New road network, too

Finally, the missing link to the circumferential road in Bulabog area has been constructed. The road network will serve as alternate route from the port to the Mt. Luho area. The road is expected to pull out the traffic along the main road as it can be an alternate route for those heading to Yapak. To give way for its construction though, a lot of beachfront businesses along Bulabog Beach and some residents have to level their structures. As of writing, road concreting on the area is still ongoing [3].


Read:


Less beach obstruction

Without the tourists, less crowded beaches is expected. During the closure, people on the island can now watch the sunset in peace.

With the implementation of the 25+5 beach easement rule in the island, a lot of resorts and business on the island has also removed their violating structures. With this, beachfront areas have lesser obstructions now. One notable difference is the absence of all restaurants, native benches and all the vendors at Puka Beach, located at the northernmost portion of the island. Majority of the establishments along the White Beach have been affected too. A number of them have removed their beachfront structures while others had to actually cut down a portion of their buildings [4].


Improved water quality

The water quality is crucial part why the island is closed. Thus, it is also one of the key indications for the island to be ready for reopening. The effort of the government, also through the help of the local stakeholders and the community is already bearing fruit. In recent media interviews, Cimatu has likewise confirmed that the water quality at the White Beach is already improving and is within safe standards. While a lot of work is yet to be done to clean the waters in Bulabog Beach, improvements on its water quality is also noted [1].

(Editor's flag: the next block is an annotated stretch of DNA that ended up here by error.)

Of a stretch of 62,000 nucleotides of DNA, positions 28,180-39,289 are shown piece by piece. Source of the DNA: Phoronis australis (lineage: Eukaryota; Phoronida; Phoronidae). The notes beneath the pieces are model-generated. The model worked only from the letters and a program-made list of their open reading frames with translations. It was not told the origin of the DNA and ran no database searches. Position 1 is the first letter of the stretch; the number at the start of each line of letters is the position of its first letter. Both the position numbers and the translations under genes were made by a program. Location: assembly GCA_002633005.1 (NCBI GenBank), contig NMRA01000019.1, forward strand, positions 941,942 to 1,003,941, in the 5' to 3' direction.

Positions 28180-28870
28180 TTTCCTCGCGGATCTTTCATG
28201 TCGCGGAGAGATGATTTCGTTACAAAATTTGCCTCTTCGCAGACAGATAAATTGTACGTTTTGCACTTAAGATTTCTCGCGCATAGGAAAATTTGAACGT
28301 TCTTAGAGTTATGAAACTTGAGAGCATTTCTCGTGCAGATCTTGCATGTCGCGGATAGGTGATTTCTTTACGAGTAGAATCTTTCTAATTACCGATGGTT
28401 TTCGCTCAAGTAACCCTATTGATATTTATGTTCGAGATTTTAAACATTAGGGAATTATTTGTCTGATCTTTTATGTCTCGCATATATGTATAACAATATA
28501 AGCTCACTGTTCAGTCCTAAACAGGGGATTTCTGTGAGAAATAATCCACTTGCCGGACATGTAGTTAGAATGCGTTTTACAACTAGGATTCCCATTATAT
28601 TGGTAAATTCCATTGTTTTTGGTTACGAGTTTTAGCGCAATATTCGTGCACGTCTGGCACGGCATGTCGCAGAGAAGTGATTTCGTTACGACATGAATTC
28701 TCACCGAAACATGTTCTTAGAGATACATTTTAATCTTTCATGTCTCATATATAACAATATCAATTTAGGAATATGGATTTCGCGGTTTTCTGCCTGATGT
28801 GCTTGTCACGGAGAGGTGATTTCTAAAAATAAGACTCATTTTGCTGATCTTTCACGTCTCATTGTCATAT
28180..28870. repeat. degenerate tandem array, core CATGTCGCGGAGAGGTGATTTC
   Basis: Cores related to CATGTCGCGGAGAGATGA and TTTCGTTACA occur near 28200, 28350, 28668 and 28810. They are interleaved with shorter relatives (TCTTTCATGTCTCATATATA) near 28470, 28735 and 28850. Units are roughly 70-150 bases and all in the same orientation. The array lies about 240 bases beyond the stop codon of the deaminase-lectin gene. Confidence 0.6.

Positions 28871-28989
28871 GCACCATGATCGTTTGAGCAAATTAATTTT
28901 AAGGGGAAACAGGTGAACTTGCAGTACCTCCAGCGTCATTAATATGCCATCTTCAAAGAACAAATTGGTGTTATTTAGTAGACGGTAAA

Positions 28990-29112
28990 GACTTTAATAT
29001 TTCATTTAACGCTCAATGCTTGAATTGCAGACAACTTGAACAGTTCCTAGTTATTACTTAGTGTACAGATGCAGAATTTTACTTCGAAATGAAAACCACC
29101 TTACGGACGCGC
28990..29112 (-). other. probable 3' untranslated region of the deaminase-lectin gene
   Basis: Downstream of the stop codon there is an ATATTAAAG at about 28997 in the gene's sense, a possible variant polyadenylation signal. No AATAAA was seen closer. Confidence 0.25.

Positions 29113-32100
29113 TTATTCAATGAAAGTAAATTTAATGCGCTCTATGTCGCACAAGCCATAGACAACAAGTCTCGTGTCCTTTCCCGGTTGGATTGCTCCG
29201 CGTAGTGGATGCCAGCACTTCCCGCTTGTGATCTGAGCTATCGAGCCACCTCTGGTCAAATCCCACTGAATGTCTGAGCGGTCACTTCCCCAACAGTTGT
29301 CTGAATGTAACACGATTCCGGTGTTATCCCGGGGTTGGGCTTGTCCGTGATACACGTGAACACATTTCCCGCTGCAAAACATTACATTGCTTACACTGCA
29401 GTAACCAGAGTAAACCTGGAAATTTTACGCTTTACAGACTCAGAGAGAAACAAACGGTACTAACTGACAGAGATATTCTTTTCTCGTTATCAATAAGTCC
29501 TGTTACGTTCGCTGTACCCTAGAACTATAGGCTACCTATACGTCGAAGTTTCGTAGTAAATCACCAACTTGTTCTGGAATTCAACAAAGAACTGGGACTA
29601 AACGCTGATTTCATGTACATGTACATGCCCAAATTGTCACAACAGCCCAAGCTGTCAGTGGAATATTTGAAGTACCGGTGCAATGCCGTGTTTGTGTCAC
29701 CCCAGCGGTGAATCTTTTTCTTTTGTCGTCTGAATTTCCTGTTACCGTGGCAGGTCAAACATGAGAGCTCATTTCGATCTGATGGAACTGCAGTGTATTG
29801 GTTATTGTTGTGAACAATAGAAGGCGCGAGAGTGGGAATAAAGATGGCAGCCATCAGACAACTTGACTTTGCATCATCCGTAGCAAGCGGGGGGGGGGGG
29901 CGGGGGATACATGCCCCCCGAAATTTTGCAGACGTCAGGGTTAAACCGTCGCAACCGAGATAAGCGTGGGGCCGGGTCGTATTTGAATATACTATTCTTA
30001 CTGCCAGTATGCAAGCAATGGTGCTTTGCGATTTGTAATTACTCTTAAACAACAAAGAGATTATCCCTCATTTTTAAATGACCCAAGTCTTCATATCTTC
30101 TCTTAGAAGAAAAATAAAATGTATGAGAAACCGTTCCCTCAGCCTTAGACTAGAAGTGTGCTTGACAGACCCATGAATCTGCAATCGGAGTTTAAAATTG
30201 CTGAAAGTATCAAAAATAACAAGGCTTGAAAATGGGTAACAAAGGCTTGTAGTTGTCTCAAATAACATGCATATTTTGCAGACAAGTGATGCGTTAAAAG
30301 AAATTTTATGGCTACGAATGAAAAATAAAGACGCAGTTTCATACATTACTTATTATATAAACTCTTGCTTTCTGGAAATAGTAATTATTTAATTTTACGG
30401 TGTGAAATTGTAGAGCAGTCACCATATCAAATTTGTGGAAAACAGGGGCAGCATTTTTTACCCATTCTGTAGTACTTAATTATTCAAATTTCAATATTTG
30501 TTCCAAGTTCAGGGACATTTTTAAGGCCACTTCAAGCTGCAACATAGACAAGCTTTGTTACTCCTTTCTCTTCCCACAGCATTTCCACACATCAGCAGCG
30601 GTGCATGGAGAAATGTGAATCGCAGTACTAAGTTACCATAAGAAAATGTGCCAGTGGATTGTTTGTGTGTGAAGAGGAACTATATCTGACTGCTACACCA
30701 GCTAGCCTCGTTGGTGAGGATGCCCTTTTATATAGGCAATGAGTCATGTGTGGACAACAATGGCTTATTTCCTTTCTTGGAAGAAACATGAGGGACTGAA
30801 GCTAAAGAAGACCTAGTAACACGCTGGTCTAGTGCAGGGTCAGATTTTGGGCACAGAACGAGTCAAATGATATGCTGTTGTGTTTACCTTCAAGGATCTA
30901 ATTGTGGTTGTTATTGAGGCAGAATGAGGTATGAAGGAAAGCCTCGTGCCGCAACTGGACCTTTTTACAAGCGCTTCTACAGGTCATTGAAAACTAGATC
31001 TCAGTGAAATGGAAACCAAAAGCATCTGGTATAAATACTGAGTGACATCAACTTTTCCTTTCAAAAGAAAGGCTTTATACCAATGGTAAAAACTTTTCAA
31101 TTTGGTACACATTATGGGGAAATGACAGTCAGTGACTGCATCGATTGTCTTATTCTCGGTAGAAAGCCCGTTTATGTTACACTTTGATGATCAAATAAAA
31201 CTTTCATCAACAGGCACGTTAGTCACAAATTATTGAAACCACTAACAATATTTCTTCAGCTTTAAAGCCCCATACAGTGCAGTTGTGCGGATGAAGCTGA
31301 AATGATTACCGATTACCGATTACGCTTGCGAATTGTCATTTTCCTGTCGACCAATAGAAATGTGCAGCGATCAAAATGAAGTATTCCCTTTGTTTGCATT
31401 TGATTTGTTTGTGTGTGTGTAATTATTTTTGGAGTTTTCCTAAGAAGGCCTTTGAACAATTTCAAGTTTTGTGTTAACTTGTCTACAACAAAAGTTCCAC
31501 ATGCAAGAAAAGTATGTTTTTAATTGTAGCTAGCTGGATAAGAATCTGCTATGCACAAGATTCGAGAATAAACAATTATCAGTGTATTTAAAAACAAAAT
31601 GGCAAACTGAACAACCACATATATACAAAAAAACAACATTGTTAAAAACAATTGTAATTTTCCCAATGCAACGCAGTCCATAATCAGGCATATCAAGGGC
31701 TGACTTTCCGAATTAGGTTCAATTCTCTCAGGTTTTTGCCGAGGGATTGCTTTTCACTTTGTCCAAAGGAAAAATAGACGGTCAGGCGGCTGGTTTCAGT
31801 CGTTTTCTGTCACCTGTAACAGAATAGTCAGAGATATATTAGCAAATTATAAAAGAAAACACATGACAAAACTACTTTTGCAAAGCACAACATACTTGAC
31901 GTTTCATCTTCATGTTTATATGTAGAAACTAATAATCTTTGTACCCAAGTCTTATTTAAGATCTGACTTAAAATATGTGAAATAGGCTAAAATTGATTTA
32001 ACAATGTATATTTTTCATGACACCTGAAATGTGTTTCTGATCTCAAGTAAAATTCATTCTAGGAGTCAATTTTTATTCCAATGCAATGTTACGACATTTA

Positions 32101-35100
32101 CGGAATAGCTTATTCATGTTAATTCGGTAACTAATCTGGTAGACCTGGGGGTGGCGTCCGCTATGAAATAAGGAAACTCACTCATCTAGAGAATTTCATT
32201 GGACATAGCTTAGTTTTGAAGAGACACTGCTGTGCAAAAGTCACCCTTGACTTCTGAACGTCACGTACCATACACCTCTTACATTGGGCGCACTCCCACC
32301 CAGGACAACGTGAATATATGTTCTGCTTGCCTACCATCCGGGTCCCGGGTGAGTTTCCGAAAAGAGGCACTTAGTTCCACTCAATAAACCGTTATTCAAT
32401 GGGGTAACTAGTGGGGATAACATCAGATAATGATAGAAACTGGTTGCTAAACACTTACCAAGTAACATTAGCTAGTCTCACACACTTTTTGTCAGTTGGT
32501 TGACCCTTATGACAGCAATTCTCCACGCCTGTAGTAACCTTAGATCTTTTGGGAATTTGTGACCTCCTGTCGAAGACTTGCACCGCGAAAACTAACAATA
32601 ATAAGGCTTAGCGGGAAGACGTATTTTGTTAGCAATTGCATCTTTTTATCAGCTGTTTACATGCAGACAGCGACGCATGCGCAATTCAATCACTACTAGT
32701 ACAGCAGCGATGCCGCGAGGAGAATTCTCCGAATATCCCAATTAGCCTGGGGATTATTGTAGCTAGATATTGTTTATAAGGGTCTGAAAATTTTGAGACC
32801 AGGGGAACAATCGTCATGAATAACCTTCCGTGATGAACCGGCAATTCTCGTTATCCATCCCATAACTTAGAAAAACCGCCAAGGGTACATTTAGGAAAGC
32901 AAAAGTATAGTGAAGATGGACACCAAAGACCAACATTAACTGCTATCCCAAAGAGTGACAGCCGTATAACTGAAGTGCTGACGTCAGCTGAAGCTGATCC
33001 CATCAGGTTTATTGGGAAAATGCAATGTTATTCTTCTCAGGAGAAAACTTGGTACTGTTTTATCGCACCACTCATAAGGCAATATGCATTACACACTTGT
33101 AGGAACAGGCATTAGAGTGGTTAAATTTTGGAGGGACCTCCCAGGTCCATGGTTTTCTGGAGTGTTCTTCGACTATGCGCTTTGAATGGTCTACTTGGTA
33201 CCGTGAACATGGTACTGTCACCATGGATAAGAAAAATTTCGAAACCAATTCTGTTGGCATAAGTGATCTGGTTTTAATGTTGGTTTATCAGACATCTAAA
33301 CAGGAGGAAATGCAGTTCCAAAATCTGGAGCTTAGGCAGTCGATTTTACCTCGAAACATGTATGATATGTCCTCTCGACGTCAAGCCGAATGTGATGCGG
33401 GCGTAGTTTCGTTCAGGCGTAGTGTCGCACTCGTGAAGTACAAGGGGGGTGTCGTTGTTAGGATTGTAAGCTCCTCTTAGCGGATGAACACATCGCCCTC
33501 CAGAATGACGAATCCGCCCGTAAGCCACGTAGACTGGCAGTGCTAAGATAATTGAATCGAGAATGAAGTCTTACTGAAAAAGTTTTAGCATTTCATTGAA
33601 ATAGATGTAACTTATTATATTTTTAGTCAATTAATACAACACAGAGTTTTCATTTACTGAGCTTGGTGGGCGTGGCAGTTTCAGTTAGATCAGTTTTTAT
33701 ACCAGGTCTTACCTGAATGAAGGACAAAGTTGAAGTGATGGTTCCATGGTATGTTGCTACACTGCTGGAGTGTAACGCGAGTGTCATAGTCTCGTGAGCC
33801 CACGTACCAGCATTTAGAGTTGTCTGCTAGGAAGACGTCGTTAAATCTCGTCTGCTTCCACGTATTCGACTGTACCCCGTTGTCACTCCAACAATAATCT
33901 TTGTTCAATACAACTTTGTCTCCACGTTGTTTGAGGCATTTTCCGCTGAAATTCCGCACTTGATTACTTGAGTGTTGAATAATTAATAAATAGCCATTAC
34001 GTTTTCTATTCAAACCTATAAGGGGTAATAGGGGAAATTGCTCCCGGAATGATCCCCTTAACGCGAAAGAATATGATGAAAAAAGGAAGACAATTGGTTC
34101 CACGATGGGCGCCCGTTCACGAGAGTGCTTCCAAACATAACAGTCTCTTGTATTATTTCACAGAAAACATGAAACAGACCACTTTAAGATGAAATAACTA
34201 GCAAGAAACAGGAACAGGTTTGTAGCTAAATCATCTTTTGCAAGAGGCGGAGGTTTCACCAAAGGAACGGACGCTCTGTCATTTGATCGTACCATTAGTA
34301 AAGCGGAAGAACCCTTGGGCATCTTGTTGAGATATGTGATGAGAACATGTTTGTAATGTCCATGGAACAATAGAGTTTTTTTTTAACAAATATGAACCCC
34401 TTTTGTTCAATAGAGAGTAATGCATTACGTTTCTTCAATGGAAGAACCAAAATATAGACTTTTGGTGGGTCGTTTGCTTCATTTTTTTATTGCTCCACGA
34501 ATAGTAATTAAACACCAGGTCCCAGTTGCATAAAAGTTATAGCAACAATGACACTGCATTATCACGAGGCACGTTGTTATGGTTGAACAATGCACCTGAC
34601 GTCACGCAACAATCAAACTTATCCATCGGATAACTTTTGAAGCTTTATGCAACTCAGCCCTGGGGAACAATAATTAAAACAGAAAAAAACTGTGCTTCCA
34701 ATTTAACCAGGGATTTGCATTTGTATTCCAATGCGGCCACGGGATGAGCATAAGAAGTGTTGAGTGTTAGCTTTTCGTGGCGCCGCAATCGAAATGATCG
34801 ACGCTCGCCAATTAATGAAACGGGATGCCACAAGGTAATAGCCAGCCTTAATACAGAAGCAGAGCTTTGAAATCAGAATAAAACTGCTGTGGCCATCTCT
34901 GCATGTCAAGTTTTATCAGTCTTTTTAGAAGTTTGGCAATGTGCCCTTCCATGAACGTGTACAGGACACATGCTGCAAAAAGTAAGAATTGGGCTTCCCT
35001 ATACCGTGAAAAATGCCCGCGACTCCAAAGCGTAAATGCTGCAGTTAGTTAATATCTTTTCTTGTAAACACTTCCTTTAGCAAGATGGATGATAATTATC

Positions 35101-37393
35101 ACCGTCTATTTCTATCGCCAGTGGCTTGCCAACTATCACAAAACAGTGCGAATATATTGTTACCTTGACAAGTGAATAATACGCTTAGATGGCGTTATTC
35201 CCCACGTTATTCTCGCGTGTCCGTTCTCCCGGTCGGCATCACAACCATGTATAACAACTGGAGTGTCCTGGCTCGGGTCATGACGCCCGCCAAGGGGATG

Less structure in wetlands

The restoration of the wetlands, which serve as natural catchment basin is also a priority. The task force has always highlighted that the biggest contributor to the dirty water of the island is the presence of illegal structures on its wetland. Thus, removal of some structures including boarding houses has been started, too. Structures surrounding Wetland No. 4, which is commonly known as Lake Town, was also removed. Among those removed are the pick-up areas of some private resorts in the island [1].


Also, less lively

Sans the tourists, life in the island also became less lively. Usually full of life, now the White Beach area is clouded in silence each night. Only a minimal of establishments remain open and also on limited operating hours only. With majority of the establishments closed during the rehabilitation, well it is really expected.

With the Boracay closure expectations demystified, what will be your contribution as tourist once this famed island reopens?



Sources:
[1] https://bit.ly/2LeiMU1
[2] https://bit.ly/2NmKpru
[3] https://bit.ly/2NhQyVR
[4] https://bit.ly/2Nlcqj6

SHARE this ARTICLE
Facebook Twitter Google+

Karen Bermejo

Karen writes to earn a living, tell stories and promote her advocacies. She’s a traveler and a volunteer. Her adventurous soul makes her more comfortable to sleep on the couch of a stranger than pay bucks for accommodation. Her ultimate dream is to travel the world, master a foreign language and learn how to swim. To keep her sanity while chasing her dreams, she chases waterfalls on weekends.

Disclaimer: All articles in the Consumers Magazine of ShoppersGuide.com.ph (SG) are for general information and entertainment purposes only. Although careful research has been made in writing them, SG does not make any warranty about the completeness and accuracy of all information presented in our articles. Our content is not intended to be used in place of legal, medical, or any professional advice.

Sending feedback. Please wait...

Your comment has been sent.